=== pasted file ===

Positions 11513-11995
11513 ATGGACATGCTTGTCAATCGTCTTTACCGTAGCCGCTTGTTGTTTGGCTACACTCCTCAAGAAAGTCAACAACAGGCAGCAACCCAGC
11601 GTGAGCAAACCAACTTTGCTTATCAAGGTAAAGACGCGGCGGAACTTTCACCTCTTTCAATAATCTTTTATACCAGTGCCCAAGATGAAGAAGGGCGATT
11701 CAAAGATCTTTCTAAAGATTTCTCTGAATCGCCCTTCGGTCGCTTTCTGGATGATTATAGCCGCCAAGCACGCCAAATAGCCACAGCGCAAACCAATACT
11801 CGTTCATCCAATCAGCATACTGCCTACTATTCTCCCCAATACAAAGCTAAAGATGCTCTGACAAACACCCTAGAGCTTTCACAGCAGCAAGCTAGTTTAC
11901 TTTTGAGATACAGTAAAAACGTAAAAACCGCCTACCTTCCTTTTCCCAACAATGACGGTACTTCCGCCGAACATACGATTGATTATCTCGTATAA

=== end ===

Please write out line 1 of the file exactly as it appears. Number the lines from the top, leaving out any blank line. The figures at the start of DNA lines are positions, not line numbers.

Positions 11513-11995